The Impossible Project, as they were called then, produced instant cameras and film. Over time, they even acquired the name, and have since rebranded themselves as Polaroid Originals and finally, simply Polaroid.

The Growth of Fujifilm Instax

Fujifilm has been producing instant cameras since the 1990s. Originally Fujifilm’s instant cameras were only available in Asian markets. Where Polaroid failed to adapt to the changing markets, Fujifilm embraced the advances in digital photography and managed to position the Instax Mini as an affordable and cute way to produce instant physical photographs.

This innovative marketing and design-led to growing popularity for the Fujifilm Instax and Instax Mini. Today, the Instax line of instant cameras and film has found a place in the global market. More affordable, designed for quickly taking an image and to be fun, the Fujifilm Instax cameras have found their footing with enthusiasts around the world.

Cost Comparisons Between Polaroid and Instax Cameras

A combination of factors has led to recent rising popularity in instant film photography. The classic look of instant film photos is hard to reproduce with a digital camera. 

Where a typical phone user might take dozens of photos with a cell phone over the course of a single night, none of those will produce a physical product, and if they do, it will not have the same tactile appeal of an instant photo.

The rising popularity of instant cameras combined with the easing of patent restrictions to produce a nearly bewildering array of cameras available. To shorten your search, we have compiled a quick comparison chart so you can see the differences and costs at a glance.

Camera Cost*
$176.99 – $199 (depending on color and accessories)
Instax Square – $19.10 for 20 exposures
A hybrid camera that takes digital photos and allows manipulation before printing. The Instax Square SQ20 has lots of fun features, like photo collages, selfie mirror, and frame grab. This is a high-end, feature-rich instant camera.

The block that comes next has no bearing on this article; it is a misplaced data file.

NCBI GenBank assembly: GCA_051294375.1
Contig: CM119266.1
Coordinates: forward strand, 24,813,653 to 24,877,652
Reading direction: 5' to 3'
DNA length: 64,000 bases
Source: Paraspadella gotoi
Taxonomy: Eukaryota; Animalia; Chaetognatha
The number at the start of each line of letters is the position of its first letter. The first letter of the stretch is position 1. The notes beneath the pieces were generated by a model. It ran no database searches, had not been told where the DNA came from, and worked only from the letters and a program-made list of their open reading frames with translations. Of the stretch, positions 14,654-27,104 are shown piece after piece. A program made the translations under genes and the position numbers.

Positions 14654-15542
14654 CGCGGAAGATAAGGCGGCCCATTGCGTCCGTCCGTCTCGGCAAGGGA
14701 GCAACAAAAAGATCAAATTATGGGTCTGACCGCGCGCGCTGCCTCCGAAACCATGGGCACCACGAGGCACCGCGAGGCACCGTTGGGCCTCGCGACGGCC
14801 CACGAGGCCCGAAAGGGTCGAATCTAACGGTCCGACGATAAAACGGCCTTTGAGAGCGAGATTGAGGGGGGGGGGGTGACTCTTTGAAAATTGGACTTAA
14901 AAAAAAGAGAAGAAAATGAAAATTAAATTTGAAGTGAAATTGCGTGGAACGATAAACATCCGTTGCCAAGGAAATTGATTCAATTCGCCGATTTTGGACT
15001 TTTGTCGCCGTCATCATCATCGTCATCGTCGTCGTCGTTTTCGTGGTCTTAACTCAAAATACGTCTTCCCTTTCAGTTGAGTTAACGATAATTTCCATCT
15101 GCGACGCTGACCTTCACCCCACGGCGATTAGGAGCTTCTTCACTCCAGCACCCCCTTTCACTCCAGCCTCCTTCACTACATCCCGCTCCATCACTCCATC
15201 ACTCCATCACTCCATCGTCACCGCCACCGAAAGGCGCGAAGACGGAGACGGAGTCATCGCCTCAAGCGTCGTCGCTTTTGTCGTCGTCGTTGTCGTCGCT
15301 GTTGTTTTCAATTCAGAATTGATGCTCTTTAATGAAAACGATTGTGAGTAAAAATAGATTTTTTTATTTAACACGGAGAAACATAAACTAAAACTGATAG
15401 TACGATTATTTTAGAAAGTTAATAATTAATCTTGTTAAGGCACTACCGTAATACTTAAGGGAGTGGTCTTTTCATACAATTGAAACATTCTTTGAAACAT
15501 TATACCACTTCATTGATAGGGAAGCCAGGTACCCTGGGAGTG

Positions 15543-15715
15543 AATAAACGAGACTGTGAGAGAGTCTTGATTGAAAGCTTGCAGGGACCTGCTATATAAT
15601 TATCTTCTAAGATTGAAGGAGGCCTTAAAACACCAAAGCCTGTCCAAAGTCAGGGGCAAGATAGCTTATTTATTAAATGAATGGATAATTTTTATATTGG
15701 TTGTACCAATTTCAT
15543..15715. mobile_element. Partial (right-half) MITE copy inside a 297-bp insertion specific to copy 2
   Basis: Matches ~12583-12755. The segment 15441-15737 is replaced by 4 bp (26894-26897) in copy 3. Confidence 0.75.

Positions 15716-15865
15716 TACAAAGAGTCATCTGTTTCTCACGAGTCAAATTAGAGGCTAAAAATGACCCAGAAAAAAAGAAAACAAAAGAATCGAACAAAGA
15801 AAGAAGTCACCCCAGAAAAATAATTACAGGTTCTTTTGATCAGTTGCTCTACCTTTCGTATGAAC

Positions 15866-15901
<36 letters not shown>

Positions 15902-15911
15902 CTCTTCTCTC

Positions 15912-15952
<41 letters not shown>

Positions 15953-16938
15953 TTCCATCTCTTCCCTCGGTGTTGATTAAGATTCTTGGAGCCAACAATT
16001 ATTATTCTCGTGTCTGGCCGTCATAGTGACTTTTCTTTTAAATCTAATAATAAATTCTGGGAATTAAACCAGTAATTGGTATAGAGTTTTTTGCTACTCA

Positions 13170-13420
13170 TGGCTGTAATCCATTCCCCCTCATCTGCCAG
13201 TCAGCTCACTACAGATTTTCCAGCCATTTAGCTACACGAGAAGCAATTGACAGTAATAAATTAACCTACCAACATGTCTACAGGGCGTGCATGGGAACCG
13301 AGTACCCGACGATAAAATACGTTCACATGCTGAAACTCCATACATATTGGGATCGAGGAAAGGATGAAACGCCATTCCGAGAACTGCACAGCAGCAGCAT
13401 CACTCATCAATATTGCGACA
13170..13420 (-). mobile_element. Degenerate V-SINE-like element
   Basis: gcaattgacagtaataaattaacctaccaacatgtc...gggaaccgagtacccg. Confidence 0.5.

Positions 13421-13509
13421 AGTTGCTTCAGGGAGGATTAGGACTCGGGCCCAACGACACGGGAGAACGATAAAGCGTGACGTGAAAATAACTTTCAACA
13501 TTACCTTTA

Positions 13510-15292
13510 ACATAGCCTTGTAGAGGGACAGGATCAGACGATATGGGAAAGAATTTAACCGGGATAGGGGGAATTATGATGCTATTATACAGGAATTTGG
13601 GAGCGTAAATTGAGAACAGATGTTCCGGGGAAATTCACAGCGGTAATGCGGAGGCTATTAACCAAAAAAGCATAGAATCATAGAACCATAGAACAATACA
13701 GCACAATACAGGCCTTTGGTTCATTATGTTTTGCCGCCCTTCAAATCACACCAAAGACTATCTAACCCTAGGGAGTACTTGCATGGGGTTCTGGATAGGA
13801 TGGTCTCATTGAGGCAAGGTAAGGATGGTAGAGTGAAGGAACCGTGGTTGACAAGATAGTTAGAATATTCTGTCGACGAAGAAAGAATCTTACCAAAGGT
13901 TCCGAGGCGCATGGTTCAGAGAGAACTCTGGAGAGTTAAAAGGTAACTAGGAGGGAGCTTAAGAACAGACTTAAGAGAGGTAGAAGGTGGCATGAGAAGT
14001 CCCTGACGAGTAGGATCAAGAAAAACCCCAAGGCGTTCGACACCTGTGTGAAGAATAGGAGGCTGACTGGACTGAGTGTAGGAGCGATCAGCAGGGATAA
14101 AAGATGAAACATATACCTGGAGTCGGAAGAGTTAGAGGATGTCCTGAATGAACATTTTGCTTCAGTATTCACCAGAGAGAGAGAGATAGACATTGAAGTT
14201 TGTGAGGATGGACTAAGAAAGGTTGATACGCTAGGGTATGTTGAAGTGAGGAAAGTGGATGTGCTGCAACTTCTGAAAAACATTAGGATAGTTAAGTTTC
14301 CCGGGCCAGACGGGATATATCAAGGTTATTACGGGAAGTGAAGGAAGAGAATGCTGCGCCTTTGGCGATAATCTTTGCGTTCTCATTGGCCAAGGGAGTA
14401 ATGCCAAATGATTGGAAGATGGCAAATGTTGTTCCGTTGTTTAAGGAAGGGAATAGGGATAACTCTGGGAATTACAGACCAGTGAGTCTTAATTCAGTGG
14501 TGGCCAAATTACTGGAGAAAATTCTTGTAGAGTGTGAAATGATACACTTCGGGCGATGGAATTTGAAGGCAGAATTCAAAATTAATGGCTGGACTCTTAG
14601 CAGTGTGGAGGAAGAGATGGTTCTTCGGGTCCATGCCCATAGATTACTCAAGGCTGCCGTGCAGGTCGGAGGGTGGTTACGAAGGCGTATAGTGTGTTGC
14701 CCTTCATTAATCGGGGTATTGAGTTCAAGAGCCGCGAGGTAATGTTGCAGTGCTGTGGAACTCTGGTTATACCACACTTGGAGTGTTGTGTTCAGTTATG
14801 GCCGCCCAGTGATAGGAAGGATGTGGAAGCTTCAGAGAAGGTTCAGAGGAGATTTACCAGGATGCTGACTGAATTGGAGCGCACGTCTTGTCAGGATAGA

$109.99 – 149.99 (depending on color and accessories)
Instax Square – $19.10 for 20 exposures
The Instax Square SQ6 uses the same film as the Square SQ20 but has far fewer features. It has several shooting settings for different output options.
$54.95 – $113.99 (depending on color and accessories)
Instax Mini – $13.38 for 20 exposures (better price the more you purchase)
There are many different Instax Mini cameras available in a variety of colors and feature sets. All will produce a smaller instant photo, with each variation providing different settings and features. This instant camera uses the cheapest Instax film available.
$99.99 – $134.99 (depending on color and accessories)
i-Type or 600 film – typically about $3 per exposure
The Now i-Type is a point-and-shoot camera with autofocus, double-exposure capability and a self timer.
$139.99 (depending on color and availability)
i-Type or 600 film – typically about $3 per exposure
The OneStep+ i-Type uses Bluetooth connectivity and a cell phone app to allow you to adjust your photos before you print them. It also has dual lenses to switch between portrait photos and landscape photos.
$87.99 – $250 (depending on color and availability)
i-Type or 600 film – typically about $3 per exposure
The OneStep2 i-Type is a simple camera – hit the button, take the picture, and minutes later, you’re holding your instant photo.
$25.99 – $200 (depending on condition)
600 film – typically about $3 per exposure
The 600 series of instant cameras are a throwback line to the instant cameras that made Polaroid a household name. They are all fully refurbished and restored original Polaroid cameras from the 80s, 90s and 00s. 
$299.99 – $500 (or more)
SX-70 film – typically about $3 per exposure
The SX-70 line of instant cameras are high-end restored models of the vintage camera released in 1972. They fold flat, have advanced shooting features like autofocus but also includes manual focus.
$79.99 – $99.99 (depending on color and accessories)
ZINK Photo Paper – $14.99 for 30 exposures
The Polaroid Snap is a cheaper camera that combine digital camera technology with instant film development. It features memory card capability and prints small, borderless photos. It come in two version Snap vs Snap Touch 2.0. (see this article for more about Zink paper)
*Prices at the time of writing


My name is Lee and I love photography and learning. I received a Master of Fine Arts in Photography in 2010 and have worked as a university professor for the last 10 years in addition to being a working photographer. I started this website to learn more about digital and film-based photography and to provide a resource for all of my students.